Comic Book Confidential is a fun and intelligent look at the history and evolution of comic books, mostly through interviews with some great talents and/or innovators, portraying comic books as the wonderful, subversive, unique 20th century artform that it is.
Unlike most documentaries on comic books, this film does not fall into the trap of focusing on those stereotypical comics (i.e. superhero comics) which usually represent the lowest level of the artform. In fact, the film makes the point that superhero comics would have remained low in popularity if it weren't for the existence of the Comic Book Authority which helped turn the majority of comics into mediocre drivel. The film does note how Stan Lee tried to inject some relevance into superhero titles by turning the characters into human beings, and how others like Frank Miller (with his Dark Knight Returns) have attempted to make artistically valid superhero comics. However, the film is far more concerned with the individual expression of such artists as Robert Crumb, Sue Coe and Paul Mavrides. But even collectors more interested in the mainstream will find much of interest in this documentary.
The film begins with a look at E.C. comics and the backlash created against such titles by Wertham's "Seduction of the Innocent". There is an excerpt from a U.S. government documentary (easily as amazing as the old "duck and cover" how-to-survive-a-nuclear-war documentary) about how reading one 8 page story will turn a child into a homicidal maniac who sticks knives into trees (I'd like to know who gave them weapons in the first place), plus footage of mass comic book burnings reminiscent of the brief Beatles backlash which will break the hearts of most lovers of pre-Code comics. Footage of Congressional investigations into comics (Bill Gaines is shown testifying) also clearly parallels the then-contemporaneous HUAC red scare.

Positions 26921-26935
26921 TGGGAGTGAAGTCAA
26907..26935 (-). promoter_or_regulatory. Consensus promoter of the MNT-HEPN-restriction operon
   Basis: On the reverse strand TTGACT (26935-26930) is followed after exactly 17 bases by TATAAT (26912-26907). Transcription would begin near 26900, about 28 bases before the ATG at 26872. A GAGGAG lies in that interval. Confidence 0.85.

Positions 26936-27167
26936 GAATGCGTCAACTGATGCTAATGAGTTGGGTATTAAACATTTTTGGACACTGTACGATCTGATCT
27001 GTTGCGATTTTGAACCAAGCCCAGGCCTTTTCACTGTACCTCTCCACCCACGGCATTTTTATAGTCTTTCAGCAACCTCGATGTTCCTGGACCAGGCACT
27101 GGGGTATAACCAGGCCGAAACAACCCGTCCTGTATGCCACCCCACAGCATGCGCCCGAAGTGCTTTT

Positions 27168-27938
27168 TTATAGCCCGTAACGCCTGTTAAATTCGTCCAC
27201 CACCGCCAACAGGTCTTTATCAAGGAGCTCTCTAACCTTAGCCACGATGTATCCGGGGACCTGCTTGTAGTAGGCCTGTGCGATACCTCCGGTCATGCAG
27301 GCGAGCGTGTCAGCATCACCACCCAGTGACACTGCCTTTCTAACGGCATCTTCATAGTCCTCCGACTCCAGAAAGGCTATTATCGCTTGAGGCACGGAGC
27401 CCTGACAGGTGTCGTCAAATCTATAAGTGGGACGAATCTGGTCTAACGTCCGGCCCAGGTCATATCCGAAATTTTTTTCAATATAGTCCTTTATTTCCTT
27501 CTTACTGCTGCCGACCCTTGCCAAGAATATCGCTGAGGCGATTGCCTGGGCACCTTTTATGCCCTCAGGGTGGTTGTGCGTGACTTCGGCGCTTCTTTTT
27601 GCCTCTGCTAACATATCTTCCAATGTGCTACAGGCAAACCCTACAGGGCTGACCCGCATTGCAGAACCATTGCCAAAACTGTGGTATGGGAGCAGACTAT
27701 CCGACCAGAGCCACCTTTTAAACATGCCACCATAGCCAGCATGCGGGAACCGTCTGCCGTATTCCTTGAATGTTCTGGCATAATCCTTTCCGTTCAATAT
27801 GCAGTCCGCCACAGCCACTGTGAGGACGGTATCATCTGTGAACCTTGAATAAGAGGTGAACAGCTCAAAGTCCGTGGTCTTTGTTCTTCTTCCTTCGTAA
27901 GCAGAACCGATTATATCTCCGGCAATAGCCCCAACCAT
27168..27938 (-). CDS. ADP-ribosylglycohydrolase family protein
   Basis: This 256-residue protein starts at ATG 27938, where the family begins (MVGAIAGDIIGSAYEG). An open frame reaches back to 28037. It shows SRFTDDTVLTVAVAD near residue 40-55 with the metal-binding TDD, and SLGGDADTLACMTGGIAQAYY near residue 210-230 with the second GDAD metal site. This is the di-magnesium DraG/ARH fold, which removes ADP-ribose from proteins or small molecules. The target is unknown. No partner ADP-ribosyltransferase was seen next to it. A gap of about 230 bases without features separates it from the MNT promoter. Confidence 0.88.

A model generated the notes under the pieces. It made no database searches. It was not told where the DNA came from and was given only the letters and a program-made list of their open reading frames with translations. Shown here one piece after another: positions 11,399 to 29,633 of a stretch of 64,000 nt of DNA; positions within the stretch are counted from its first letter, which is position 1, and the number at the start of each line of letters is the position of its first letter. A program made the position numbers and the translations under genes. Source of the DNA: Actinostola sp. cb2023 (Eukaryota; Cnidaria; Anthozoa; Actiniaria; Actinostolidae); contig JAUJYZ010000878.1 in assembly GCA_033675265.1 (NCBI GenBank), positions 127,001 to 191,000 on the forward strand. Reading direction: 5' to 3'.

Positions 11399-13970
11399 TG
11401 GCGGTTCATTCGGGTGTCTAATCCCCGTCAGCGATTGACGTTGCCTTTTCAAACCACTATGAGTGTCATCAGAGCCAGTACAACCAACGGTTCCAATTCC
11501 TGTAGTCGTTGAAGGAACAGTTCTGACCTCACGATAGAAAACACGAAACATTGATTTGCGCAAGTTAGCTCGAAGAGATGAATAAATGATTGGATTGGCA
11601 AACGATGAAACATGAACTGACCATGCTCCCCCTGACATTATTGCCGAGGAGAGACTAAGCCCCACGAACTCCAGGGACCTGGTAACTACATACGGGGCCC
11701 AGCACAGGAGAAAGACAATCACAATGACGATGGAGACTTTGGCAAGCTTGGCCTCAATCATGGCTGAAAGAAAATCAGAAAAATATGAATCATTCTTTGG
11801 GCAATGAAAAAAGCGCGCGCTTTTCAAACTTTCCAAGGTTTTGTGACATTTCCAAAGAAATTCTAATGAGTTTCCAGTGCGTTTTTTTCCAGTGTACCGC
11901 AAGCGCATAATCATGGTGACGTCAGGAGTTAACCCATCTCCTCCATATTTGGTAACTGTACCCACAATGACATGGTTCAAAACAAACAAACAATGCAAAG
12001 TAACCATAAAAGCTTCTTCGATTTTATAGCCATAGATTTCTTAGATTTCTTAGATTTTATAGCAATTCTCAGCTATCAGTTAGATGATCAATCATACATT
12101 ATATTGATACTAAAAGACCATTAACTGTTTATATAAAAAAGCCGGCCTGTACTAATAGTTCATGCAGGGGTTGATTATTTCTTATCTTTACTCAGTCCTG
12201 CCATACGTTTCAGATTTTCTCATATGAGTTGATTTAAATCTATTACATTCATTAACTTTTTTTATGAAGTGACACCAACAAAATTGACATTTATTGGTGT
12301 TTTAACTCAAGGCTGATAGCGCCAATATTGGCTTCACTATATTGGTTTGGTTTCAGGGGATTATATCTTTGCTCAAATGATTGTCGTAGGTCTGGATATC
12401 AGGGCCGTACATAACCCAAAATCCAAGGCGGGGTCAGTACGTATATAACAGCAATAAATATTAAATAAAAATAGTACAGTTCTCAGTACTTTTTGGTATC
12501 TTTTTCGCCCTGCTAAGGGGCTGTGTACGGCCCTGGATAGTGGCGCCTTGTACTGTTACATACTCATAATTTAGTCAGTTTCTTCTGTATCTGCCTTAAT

The film then shows how the Comic Code Authority (the industry's Senator McCarthy) was formed and ruined the artform with its contextual blacklist (one of their more racist decisions is shown), and how the Authority was largely abused by some companies in order to destroy their competition, e.g., forcing E.C. to fold with the exception of Mad Magazine which did not fall under the Code's mandate. It then goes into how the underground comix arose as a backlash against both the Code and/or mainstream society and illustrates their vital role as part of the late 1960s counterculture. This is followed by the underground movement's evolution into more artistically meritorious individual expressions (vs. mere backlashes) in such titles as Art Spiegleman's Raw and Los Bros. Hernandez' Love and Rockets. There is also a look at Dan O'Neill's legal problems with Walt Disney and the banning of his Air Pirates comic by a court unfamiliar with artists' rights to create parodies.
Along the way, there are visually exciting montages of comic book art and photographs and films of, e.g., the early 1970s San Fran scene accompanied by lots of great music (jazz, bluegrass, etc.). Also, many of the artists interviewed (Harvey Pekar, Gilbert Shelton, Charles Burns, etc.) do a wonderful job of performing some of their short stories while their artwork is shown on the screen.
This is a thought-provoking film which will have you laughing out loud even while you're learning, and is highly recommended to anyone, whether they just read mainstream comic books or don't read comics at all. Those not already familiar with the best the industry has to offer will be pleasantly surprised.